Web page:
Well put, but it's even more complicated than that. An additional question, if the goal is social mobility, is whether developmental CC classes are the best driver of mobility. Or, are there other strategies that result in more or at least equal mobility, but at a lower cost (to the state and/or to the student. Those other options could be internal to the CC system, internal to the K-16 system, or external. Other countries invest in other social mobility strategies for historical or cultural reasons (and some don't invest in social mobility at all); would any of those other strategies work for the US? are they even feasible for the US? Or, should those other countries be considering a move to our model?
Anonymous@6:31AM says there is a "K-16 system". I'd like to know where such a thing exists, because I have never seen one.

I would argue that the principal need for developmental ed is the simple fact that a minimum pass out of grade 12 does not signal that a student has the prerequisites for "grade 13" classes in math (in particular) or writing. Not even close. There isn't even a canonical "college prep" program in my state that would offer that guarantee.
I used the term "K-16", CCPhysicist, for two reasons: one is that in some states there actually is overlap between K-12 and college, with HS kids taking CC (or 4-year college) courses while still in HS and, on the other hand, many CC and college kids having to repeat what they took in HS. While they don't have the same governance and represent different taxing districts, they are not entirely separate from each other. The second reason is that when CC's and 4-year colleges are open admission, the students tend to think that progressing on to grade 13 is automatic (if they want it and can pay for it). There is no reason to try to master their school work to any particular level of proficiency, since there's no price to pay, in terms of admission, if they don't. And I agree with your other comment, which fits in with mine.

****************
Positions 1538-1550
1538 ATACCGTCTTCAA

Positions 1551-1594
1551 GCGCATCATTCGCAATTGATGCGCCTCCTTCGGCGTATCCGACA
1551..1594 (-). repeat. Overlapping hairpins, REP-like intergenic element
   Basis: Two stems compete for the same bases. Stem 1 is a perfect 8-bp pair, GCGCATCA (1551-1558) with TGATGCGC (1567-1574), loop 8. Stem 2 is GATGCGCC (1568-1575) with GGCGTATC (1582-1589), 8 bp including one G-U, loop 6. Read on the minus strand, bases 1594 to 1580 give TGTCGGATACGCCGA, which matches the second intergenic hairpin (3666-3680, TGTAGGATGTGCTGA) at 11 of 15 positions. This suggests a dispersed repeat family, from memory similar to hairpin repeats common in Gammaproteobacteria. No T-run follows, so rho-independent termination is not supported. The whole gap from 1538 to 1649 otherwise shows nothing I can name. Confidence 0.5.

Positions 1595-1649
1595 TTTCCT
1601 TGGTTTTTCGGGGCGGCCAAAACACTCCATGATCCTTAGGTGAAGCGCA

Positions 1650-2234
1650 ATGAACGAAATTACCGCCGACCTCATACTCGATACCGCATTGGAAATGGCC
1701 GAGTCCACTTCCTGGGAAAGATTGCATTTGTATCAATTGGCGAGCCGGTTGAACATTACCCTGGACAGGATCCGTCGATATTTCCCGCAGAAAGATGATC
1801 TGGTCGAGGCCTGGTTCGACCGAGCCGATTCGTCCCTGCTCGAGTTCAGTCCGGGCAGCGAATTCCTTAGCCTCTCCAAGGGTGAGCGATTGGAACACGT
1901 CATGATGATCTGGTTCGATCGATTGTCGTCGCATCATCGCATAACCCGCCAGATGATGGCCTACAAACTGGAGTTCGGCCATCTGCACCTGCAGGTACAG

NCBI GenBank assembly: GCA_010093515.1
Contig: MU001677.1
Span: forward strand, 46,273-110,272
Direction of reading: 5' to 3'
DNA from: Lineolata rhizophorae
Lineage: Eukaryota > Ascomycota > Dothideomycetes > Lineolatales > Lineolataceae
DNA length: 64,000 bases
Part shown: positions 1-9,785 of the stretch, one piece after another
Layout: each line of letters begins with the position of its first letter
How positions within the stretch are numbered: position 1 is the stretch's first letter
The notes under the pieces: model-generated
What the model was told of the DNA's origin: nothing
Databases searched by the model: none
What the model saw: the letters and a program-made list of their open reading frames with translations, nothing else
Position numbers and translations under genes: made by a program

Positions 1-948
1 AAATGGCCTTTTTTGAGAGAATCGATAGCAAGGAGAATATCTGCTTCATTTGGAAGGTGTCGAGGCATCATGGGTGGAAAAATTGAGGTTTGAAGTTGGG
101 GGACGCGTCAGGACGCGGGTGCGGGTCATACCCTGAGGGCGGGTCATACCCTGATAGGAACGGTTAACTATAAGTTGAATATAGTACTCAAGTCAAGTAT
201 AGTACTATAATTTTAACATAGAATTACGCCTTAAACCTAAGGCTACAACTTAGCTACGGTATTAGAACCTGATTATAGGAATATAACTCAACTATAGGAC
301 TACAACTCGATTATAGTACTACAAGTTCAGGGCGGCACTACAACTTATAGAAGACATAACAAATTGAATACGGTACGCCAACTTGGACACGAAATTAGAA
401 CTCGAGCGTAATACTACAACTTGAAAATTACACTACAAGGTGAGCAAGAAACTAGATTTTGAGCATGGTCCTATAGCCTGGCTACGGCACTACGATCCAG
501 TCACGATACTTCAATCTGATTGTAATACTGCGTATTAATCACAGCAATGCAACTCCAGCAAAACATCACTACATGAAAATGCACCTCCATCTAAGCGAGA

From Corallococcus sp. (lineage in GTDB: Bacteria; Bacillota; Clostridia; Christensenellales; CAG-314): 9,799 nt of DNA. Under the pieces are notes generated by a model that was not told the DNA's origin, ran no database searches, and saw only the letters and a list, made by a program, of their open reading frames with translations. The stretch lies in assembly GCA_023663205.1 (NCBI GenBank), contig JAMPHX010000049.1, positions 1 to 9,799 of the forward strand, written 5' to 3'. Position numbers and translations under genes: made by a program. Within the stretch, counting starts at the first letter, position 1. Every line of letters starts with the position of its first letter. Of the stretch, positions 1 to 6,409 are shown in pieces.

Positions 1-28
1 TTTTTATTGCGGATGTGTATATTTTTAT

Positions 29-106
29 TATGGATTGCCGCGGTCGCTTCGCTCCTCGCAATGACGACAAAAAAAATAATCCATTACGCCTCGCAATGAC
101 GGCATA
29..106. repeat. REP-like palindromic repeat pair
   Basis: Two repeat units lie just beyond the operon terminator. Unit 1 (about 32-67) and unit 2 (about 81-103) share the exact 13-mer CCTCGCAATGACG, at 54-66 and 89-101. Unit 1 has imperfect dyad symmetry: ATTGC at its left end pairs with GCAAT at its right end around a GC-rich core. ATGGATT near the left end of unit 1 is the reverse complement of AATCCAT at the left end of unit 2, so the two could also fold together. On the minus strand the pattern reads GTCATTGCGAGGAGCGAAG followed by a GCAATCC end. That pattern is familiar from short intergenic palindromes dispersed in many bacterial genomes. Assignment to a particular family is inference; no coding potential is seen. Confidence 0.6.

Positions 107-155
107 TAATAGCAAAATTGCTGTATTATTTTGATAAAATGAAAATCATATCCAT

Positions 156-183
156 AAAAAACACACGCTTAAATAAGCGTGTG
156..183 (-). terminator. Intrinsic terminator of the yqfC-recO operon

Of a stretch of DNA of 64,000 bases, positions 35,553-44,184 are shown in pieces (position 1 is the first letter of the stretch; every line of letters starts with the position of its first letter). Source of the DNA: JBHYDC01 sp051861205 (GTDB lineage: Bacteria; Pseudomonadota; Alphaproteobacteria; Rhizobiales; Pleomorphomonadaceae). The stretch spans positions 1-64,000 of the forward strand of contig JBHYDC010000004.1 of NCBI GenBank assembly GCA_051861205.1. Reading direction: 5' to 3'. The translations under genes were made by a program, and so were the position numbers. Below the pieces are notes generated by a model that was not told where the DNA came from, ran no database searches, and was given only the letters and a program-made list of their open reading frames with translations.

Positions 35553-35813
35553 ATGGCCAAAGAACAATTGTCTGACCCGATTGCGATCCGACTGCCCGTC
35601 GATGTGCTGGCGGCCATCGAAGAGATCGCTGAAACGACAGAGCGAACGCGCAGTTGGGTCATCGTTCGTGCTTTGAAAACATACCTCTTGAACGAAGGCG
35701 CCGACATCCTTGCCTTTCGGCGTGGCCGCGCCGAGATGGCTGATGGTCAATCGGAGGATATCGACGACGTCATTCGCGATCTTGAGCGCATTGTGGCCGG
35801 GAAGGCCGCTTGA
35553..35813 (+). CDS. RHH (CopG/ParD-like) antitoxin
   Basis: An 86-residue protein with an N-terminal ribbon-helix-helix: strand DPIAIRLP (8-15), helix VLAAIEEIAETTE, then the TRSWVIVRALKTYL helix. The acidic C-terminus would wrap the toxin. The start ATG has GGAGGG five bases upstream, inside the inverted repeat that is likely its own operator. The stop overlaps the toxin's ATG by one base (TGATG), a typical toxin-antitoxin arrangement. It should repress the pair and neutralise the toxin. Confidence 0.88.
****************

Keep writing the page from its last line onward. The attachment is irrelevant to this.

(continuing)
It's true that adjuncts generally teach developmental and gen ed, but I'm not sure that should be the case. The developmental and first year gen ed classes are critical for future success in college, so why do we place our least experienced/trained teachers there? The students in developmental classes have usually had 12 years of schooling, but still haven't mastered basic skills. Shouldn't they be getting the best, most experienced teachers we have, teachers who can innovate new ways to present material that these students have already failed at once? Developmental and gen ed requires its own special teaching skills. If we really want these students to succeed, we should be giving them out best teachers.

Note: I've taught for over twenty years, as a grad student, adjunct, FT instructor, and now adjunct again. Adjuncts and TAs can be great teachers. But you need specialized skills to teach developmental, and too many adjuncts and TAs just don't have it.
@anon 7:27...

It's better than that! It's not just that we typically put adjuncts in developmental classes at the college level, we typically put the least-prepared, newest, and least skilled teachers in the classes where need for a good teacher is most concentrated across the K-12 system.

You can thinking of it at both a systemic and individual classroom level.

Uncertified teachers, those with poor content backgrounds and those least experienced are typically hired by poorer districts and those with the lower performing students. And, within districts and schools there's also a sorting effect...
Anon@1:27PM -

I think there is overlap in every state, and even cases where the K-12 school pays for books and tuition at a CC or University. In some states (like where I grew up) the CC or JC schools grew locally and collect property taxes. In others, they were created by the higher ed system and only get appropriations from the state, like state universities. The same accrediting agency deals with HS and colleges and universities, but you might notice a different section deals with K-12.

They are ENTIRELY separate from one another. That HS kid has to apply and be admitted to my CC, passing the relevant placement tests. We don't take the HS's word for anything, and we certainly do not believe that their "precalculus" class is the absolute equivalent of the ones taught at colleges and universities.

I agree 100% with your observation about "Grade 13" thinking, but it is not limited to open admissions schools. Read the blog entry linked from my name, and notice the problems they have with it at Johns Hopkins.
Anon@2:27PM -

What you write about adjuncts teaching gen ed classes MIGHT be true at universities, it is certainly false when applied to Community Colleges. At my CC, about 50% of sections for gen ed classes are taught by full-time tenure-track faculty.

We also have a tt core of faculty teaching developmental math and writing, but I don't know the fraction of classes there. These are people who specialize in that particular area.